In 1850, a University of Vermont classics major named John Ellsworth Goodrich came together with a group of his fellow classmates to found the Delta Psi fraternity; an organization devoted to the promotion of Greek and Latin literature and deep-seated friendship. As interest in Goodrich’s group grew, he found it necessary to obtain a headquarters that would inspire its members as equally as the texts they enjoyed reading together. They found a home in the Richardsonian Romanesque mansion at 61 Summit St. Over the next one hundred and fifty years, Delta Psi evolved into one of the leading fraternities on campus and its awe inspiring residence attracted some of Vermont’s best and brightest young men including world renowned author and philosopher John Dewey.
I grew up passing this house every day on my walk home from middle school. I can clearly recall its members clad in brightly colored Patagonia syncillas, heavy norwegian sweaters & two tone CB down vests playing football on the front lawn and drinking cheap beer on the porch, the late fall sun reflecting off of their oakley frogskins. At the beginning of each semester, stop signs, street cones and other random neighborhood objects would start to disappear, the casualties of a semi-annual plegdship period. Dad never really paid the disappearances much mind. He was a fraternity man himself and could relate position the pledges were put in. He’d been through it in spades. One morning we awoke to find the marble bench that Dad placed under the maple tree that shaded our driveway gone. He marched straight over to 61 Summit St. and wrapped the bronze knocker on the front door until it dented the wood. “I would like my bench back please.” ”I’m sorry sir but I have no idea what you are talking about.” Dad strode by him and examined every room on the ground floor and saw no sign of the intricately carved bench. “The apple has certainly fallen far from the tree here,” he said as he walked out the door and back to our house without his stolen property. A week later Dad got another one, this time cementing it into place.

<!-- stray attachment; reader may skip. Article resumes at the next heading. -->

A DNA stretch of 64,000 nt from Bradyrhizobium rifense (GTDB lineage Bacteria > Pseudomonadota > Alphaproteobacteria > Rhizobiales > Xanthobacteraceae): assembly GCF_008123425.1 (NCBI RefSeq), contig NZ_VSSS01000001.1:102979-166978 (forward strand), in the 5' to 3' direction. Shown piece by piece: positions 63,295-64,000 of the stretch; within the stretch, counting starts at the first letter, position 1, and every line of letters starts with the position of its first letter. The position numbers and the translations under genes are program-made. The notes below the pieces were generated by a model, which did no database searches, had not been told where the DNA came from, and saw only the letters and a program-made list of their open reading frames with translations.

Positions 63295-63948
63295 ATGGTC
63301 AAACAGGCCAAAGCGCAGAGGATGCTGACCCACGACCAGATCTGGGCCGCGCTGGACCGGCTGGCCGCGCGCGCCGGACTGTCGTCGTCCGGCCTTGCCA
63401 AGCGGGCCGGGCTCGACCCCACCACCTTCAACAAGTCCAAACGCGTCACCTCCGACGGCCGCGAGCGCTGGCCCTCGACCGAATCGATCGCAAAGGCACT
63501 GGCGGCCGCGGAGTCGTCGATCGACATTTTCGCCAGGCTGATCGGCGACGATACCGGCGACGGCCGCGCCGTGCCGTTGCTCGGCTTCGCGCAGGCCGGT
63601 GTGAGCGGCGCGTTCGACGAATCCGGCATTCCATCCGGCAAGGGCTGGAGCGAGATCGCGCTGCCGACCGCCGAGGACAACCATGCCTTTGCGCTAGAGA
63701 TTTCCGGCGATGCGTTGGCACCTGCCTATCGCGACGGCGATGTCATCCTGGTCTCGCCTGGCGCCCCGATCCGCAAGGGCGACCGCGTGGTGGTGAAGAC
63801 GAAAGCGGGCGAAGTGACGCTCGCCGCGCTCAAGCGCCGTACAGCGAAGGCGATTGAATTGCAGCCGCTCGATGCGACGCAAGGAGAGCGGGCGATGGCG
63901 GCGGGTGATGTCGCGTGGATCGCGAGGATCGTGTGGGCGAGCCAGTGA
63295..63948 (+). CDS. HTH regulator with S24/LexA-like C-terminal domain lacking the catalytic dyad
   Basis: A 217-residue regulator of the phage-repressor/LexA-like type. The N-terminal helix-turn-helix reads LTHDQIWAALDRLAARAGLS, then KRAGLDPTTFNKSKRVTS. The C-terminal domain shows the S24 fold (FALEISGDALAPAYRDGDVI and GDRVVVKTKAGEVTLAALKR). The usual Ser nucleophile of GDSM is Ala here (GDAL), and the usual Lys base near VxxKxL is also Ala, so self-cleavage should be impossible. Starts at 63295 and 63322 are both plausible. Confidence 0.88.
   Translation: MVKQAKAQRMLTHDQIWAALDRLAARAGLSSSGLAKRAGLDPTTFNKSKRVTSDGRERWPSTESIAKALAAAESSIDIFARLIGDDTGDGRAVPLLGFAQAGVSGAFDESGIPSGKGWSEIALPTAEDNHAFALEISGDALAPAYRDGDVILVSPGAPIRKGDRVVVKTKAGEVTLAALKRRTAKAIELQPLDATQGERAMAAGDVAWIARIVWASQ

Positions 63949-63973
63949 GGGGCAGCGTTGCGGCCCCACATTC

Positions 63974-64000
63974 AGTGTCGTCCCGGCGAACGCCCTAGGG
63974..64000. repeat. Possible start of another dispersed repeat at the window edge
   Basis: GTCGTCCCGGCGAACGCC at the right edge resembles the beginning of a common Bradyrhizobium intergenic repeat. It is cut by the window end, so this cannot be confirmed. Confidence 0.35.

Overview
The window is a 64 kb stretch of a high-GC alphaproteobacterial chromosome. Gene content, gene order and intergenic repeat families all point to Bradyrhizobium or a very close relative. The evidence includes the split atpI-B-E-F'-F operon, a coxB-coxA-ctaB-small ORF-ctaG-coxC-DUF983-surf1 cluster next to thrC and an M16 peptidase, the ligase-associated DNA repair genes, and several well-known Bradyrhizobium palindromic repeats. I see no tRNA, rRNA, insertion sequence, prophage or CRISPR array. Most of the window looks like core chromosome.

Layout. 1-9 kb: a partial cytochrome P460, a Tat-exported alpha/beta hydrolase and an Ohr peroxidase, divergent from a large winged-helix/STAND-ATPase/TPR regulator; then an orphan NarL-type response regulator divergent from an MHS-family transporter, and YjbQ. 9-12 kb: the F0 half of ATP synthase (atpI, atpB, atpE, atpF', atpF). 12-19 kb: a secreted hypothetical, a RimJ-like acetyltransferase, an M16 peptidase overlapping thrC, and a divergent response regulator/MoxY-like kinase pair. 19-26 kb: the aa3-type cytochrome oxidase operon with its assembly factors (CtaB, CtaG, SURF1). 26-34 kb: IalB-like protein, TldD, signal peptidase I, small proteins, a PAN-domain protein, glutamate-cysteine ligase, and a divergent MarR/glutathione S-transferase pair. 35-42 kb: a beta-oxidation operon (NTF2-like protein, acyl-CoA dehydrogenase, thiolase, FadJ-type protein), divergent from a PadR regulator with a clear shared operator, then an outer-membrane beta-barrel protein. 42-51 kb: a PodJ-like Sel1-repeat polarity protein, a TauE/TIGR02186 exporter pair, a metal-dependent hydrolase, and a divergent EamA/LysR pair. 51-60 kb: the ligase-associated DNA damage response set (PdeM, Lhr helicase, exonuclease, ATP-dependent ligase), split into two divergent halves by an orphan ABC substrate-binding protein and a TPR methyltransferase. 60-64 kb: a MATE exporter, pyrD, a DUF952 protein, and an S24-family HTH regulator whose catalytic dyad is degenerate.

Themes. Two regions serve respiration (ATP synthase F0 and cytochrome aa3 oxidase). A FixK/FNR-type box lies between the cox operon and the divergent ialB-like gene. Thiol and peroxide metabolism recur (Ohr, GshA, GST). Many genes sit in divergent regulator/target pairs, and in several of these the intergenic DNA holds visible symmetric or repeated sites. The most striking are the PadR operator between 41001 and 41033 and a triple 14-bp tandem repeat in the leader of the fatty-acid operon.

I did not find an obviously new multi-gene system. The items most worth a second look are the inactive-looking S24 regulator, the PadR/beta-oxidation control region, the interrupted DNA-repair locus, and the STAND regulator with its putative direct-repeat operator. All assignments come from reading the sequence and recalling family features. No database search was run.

In 2003, the girlfriend of a Delta Psi brother called the police. Her boyfriend had been kidnapped she said. They found him hogtied, donning Oakley frogskins and drinking cheap beer in the custody of his own pledges (just kidding about the frogskins). This prank was the last straw for the University that agreed with my Father - The apple had fallen and the tree needed to be chopped down and burned. After a century and a half at UVM, the Delta Psi fraternity was indefinitely suspended. To make matters worse, their house, once the physical embodiment of the classicism and tradition their organization was created to promote, had fallen into disrepair and needed roughly two million dollars for restoration. The brothers and alumni scrambled to save their house but their efforts were too little too late and they were forced to sell 61 Summit St. to the university in 2007. The house has since been emptied and the current plans are to gut the inside and turn it into an admissions building.
A few weeks back, while home to visit my mother, I decided to take a walk over to the deserted house and poke around. I don’t know whether it was the thought of Goodwill’s dying legacy or the unfinished quest for my father’s bench that spurred my interest. I didn’t care. I found an open window and, after climbing through, took my time examining every room of the four story fraternity capturing images with my camera and my mind. On each floor was an eerie, empty sea of mahogany, coffers and bronze gilt light fixtures. Beautifully carved tables were stacked in piles in the center of the main hall. The library’s bookshelves were still filled with dust covered books on philosophy and antiquity. I found myself wondering if Dewey ever had a glance at any of them as I moved toward one of the many ornate, grotesquely decorated fireplaces. They seemed to be in every room, each one as distinct and different as the snowflakes so frequently collected on the house’s windowsills throughout those notoriously long, brutal Vermont winters. The fireplaces, like the house itself, were designed to motivate, to feed the fire of inspiration in its dwellers both figuratively and literally. Unfortunately, the light of Delta Psi has gone out and my father’s stone bench is nowhere to be found.